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US Judge Allows Talisman Energy Sudan Genocide Lawsuit

Copyright © 2005, Dow Jones Newswires

NEW YORK (AP)--A U.S. judge refused to dismiss a church's lawsuit alleging that a Canadian energy company aided genocide in its pursuit of oil in Sudan, despite efforts by the United States and Canada to stop the suit.

In the lawsuit, Calgary-based Talisman Energy Inc. (TLM), Canada's biggest independent oil and gas exploration and production company, is accused of such crimes as ethnic cleansing, killings, war crimes, confiscation of property, enslavement, kidnapping and rape in Sudan.

Talisman and the Sudanese government collaborated on a plan for the security of oil fields, according to the suit, with Talisman hiring its own advisers to coordinate military strategy with the government. Talisman mapped out areas intended for exploration and discussed how to dispose of civilians in those areas, according to the suit.

The ruling allowing the suit to proceed came Tuesday after U.S. District Judge Denise Cote reviewed a diplomatic letter from the Canadian Embassy calling the case an "infringement in the conduct of foreign relations by the government of Canada" that would have a "chilling effect" on Canadian firms in the Sudan.

The judge said Canada had indicated that once Sudan peacefully resolved its internal disputes and Canadian trade support services resumed, Canadian companies would avoid joining Sudan's economic revitalization "out of fear of U.S. courts."

The U.S. Department of State told the court in a letter it took no position on the lawsuit's merits but shared the Canadian government's concerns.

But the judge noted in her ruling that the documents from the U.S. and Canadian governments didn't suggest the civil case would hinder U.S. relations with Canada or the Sudan.

"Even giving substantial deference to the Canada letter, Talisman has not shown that dismissal of this action is appropriate," the judge wrote. "Finally, the United States and the international community retain a compelling interest in the application of the international law proscribing atrocities such as genocide and crimes against humanity."

The lawsuit, which seeks unspecified damages, was brought in 2001 by the Presbyterian Church of Sudan on behalf of current and former residents of southern Sudan.

Lawyers for the plaintiffs and for Talisman Energy, which stopped doing business in the Sudan more than two years ago, did not immediately return telephone messages seeking comment Tuesday.

The judge said the U.S. Department of State indicated it might be proper to dismiss a case when another government protests that the suit interferes with its foreign policy in pursuit of goals that the United States shares.

The U.S. letter said the United States "has been working actively and directly with the government of Sudan and with the international community for several years to bring an end to the decades-old conflict in southern Sudan and to bring relief to the many thousands of victims of that conflict."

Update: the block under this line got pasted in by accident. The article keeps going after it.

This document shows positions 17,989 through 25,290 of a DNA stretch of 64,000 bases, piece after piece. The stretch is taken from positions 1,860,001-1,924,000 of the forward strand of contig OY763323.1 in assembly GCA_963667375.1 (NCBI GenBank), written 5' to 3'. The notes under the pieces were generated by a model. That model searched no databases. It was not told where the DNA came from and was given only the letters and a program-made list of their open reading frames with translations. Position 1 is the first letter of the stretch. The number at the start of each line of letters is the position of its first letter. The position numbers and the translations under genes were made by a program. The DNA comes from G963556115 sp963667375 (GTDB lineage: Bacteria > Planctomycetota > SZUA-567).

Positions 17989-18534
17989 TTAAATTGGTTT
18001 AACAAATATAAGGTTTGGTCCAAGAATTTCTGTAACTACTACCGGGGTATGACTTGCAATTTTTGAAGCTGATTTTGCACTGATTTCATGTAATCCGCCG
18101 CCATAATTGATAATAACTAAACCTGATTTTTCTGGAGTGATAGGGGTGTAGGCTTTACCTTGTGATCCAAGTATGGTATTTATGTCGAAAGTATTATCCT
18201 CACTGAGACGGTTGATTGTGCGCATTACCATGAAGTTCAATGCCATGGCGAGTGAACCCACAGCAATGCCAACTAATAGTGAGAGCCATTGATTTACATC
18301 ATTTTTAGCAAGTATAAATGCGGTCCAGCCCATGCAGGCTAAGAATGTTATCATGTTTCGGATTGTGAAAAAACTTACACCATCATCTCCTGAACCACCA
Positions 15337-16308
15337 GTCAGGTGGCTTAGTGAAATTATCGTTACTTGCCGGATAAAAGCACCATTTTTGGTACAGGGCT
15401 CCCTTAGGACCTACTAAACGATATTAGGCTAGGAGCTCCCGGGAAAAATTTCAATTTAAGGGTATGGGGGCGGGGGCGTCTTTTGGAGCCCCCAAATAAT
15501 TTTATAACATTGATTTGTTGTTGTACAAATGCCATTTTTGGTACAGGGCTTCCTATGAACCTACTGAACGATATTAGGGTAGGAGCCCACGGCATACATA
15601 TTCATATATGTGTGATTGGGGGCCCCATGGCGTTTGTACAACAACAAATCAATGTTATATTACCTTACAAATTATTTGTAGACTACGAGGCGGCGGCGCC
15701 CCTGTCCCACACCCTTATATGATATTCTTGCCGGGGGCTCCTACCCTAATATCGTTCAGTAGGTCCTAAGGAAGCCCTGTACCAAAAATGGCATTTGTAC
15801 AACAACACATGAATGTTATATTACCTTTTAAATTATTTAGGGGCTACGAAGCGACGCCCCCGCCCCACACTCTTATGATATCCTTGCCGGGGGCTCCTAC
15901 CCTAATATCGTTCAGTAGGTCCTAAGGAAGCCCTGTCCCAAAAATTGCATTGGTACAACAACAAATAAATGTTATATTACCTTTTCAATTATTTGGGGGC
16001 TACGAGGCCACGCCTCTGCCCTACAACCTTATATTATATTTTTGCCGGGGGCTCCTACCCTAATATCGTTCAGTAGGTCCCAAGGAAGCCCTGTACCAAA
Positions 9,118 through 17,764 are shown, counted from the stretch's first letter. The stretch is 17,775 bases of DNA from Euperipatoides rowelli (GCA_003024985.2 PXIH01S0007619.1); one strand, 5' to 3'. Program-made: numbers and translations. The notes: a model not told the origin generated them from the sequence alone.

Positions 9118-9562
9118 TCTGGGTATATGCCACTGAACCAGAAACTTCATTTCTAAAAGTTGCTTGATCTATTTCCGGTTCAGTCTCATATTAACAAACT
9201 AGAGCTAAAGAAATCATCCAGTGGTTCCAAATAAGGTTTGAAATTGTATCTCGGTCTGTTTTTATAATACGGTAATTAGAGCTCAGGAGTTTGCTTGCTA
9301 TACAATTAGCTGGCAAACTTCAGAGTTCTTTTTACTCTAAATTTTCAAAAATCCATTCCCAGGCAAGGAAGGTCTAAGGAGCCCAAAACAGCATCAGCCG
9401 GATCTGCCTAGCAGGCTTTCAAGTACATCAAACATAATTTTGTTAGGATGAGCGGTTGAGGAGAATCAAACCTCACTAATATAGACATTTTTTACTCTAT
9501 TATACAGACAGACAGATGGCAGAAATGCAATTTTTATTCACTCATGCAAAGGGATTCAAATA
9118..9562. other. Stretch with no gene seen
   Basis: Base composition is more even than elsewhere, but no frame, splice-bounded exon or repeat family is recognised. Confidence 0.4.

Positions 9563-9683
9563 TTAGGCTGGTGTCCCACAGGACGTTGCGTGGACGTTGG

The letter also advised that the Alien Tort Claims Act, used as a basis for the lawsuit, should only apply to disputes affecting the rights of aliens within the U.S. for acts that take place in this country, the judge said.

The obscure 1789 law originally was enacted to prosecute pirates but has been used since 1980 by Holocaust survivors and relatives of people killed or tortured under despotic foreign regimes. More recently, it has been invoked against multinational corporations, including Chevron Corp. (CVX) over alleged abuses in Nigeria and Exxon Mobil Corp. (XOM) over alleged problems in Indonesia.

The judge acknowledged that the U.S. Supreme Court has said federal courts should give serious weight to the executive branch's view of a case's impact on foreign policy.

But she said there were few cases similar to the Talisman case and that it differed from a case in which large corporations were accused of using cheap labor in South Africa to sell products including technology and oil. That case was tossed out.

In the Talisman case, she said, the plaintiffs allege that the company "knowingly assisted Sudan in perpetrating a campaign of genocide and crimes against humanity, not that Talisman merely transacted business in and with Sudan."

She said the South African apartheid cases resulted from state executive policies encouraging investment whereas the Talisman claims involve knowing assistance in the commission of grave human-tights abuses.

She said the contents of Canada's letter suggest "a lack of understanding about the nature of the claims" in the lawsuit.

Barry Nelson, a spokesman for Talisman in Calgary, said Wednesday the company would have no comment on the lawsuit.

"Judge Cote has instructed both parties to the suit not to try the case in the media and we are honoring her instructions," he told The Associated Press.

Shares of Talisman, which reported sales of $5.3 billion in 2004, rose 95 Canadian cents to C$58.05 in early Wednesday trading on the Toronto Stock Exchange. The shares have traded in a 52-week range between C$28.90 and C$58.45.

(END) Dow Jones Newswires

08-31-05 1144ET

Copyright (c) 2005 Dow Jones & Company, Inc.